Student Group Spotlight: ALLIES

The Alliance Linking Leaders in Education and the Services (ALLIES) is an undergraduate organization dedicated to improving civilian-military relations. They were founded at Tufts University by students involved in the Institute for Global Leadership’s (IGL) EPIIC program in 2006.  ALLIES has grown to encompass chapters at Tufts, the United States Naval Academy (USNA), and the United States Military Academy (USMA) at West Point, and Wellesley College. They are currently working on expansion and are developing relationships with the University of North Georgia, the Virginia Military Institute, the University of North Carolina at Greensboro, and the George Washington University.

The Tufts ALLIES chapter meets weekly for discussions on a range of topics, sometimes expert-led, sometimes student-led. They also bring in a range of guest lecturers throughout the year, host an annual Civil-Military Relations Conference, organize a Field Exercise simulation, and participate in the annual Joint Research Project.

The weekly discussions this year cover topics such as North Korea and nuclear weapons, the business of war, and the military in the media.  ALLIES also invited experts to engage with students and further enrich their weekly discussions. This semester’s speakers included Lieutenant General Charles D. Luckey, the Chief of the Army Reserve and Commanding General of the United States Army Reserve Command, who spoke about the future of civil affairs officers, the dangers of soldiers’ overreliance on advanced technology, U.S. readiness to confront war, and the implications global climate change.

Another guest lecturer was John Horgan, a political psychologist who studies conflict and uses a behavioral approach to understanding terrorism. Horgan spoke about his work examining the process of radicalization and explored methods of countering or preventing violent extremism.

Alice Hunt, who is a senior fellow in the International Security Program at the Center for Strategic and International Studies (CSIS), discussed the U.S. military presence in Niger.  She spoke about the conflict surrounding Niger since the October 2017 ambush, which left four U.S. soldiers dead, as well as the country’s history.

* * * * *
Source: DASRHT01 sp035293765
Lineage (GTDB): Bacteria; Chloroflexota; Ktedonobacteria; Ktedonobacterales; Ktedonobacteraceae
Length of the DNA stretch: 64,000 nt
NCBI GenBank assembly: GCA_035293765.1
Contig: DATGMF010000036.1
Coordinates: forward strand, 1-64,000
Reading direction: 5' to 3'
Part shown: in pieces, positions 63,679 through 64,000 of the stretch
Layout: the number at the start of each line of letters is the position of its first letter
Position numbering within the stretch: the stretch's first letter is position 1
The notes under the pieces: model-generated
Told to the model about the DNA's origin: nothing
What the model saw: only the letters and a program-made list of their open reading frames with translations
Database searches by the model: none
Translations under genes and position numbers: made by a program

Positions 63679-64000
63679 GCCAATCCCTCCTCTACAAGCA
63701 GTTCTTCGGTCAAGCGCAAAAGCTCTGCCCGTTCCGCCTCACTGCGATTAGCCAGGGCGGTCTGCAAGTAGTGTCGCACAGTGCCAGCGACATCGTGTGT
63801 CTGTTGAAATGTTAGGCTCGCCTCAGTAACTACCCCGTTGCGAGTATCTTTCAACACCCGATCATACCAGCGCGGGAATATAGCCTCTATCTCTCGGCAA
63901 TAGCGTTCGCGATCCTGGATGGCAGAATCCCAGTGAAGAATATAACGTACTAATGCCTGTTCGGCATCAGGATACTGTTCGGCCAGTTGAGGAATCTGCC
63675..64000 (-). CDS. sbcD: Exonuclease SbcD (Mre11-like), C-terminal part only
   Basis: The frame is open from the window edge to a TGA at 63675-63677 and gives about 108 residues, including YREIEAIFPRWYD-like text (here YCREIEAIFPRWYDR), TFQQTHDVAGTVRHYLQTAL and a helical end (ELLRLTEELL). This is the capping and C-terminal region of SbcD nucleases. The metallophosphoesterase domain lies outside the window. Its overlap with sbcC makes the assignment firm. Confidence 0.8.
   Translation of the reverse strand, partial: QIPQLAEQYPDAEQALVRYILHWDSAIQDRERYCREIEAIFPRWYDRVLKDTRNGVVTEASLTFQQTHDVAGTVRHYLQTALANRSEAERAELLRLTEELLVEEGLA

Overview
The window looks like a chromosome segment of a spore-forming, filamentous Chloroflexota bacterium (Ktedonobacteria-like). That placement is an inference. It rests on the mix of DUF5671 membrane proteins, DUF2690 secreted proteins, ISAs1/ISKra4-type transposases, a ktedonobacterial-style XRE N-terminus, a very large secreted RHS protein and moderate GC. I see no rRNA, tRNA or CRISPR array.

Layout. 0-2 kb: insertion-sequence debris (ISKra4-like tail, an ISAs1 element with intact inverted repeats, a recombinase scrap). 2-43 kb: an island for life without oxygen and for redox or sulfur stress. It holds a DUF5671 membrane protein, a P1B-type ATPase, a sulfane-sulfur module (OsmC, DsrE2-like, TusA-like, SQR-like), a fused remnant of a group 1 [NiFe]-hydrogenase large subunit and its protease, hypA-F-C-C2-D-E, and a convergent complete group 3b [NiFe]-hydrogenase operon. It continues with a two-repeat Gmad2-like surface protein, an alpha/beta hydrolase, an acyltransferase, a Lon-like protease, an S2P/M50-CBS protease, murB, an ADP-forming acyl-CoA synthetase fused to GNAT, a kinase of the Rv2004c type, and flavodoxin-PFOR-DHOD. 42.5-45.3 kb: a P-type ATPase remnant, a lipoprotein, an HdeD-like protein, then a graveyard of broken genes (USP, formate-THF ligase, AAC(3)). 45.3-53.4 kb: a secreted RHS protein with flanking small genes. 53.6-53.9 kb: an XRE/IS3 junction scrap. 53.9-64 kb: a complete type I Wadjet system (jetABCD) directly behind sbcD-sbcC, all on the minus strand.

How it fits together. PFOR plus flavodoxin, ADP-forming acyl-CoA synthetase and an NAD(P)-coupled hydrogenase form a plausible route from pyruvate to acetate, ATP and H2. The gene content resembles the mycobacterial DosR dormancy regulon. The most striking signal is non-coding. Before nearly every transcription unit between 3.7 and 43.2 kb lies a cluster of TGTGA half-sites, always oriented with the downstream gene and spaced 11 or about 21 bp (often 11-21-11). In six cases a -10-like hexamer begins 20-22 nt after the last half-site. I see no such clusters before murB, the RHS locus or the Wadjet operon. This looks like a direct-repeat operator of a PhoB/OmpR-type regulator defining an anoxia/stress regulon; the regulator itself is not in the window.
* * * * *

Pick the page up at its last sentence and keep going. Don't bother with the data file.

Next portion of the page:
In addition to the guest lectures, ALLIES facilitated a tactical planning simulation with Lieutenant Cutler Dawson, who is studying at The Fletcher School.

One of the biggest events that ALLIES hosts is its annual Civil-Military Relations Conference (CMRC).  CMRC is the group’s signature fall conference that brings together the Tufts community, students from several civilian and military institutions, and field experts.  This year’s conference focused on the defense industry, global arms trade, and foreign relations. The keynote speaker was Douglas Farrah, who is a Senior Associate in the Americas Program at the Center for Strategic and International Studies as well as a Senior Fellow at the International Assessment and Strategy Center. He spoke extensively about the fragile state of the liberal world order and how it has perpetuated the global arms trade.  Visiting delegations came from Wellesley College, the U.S. Naval Academy, the U.S. Military Academy, the University of North Georgia, the Virginia Military Institute, and The George Washington University. Click here to read more about the ALLIES Fourth Annual Civil-Military Affairs Conference.

ALLIES is now planning for its Spring semester. FieldEx, which is focused on peacekeeping and stability operations, will run the simulation on the relationship between states and illicit non-state actors, helping participants to better understand the challenges of removing criminal groups from power.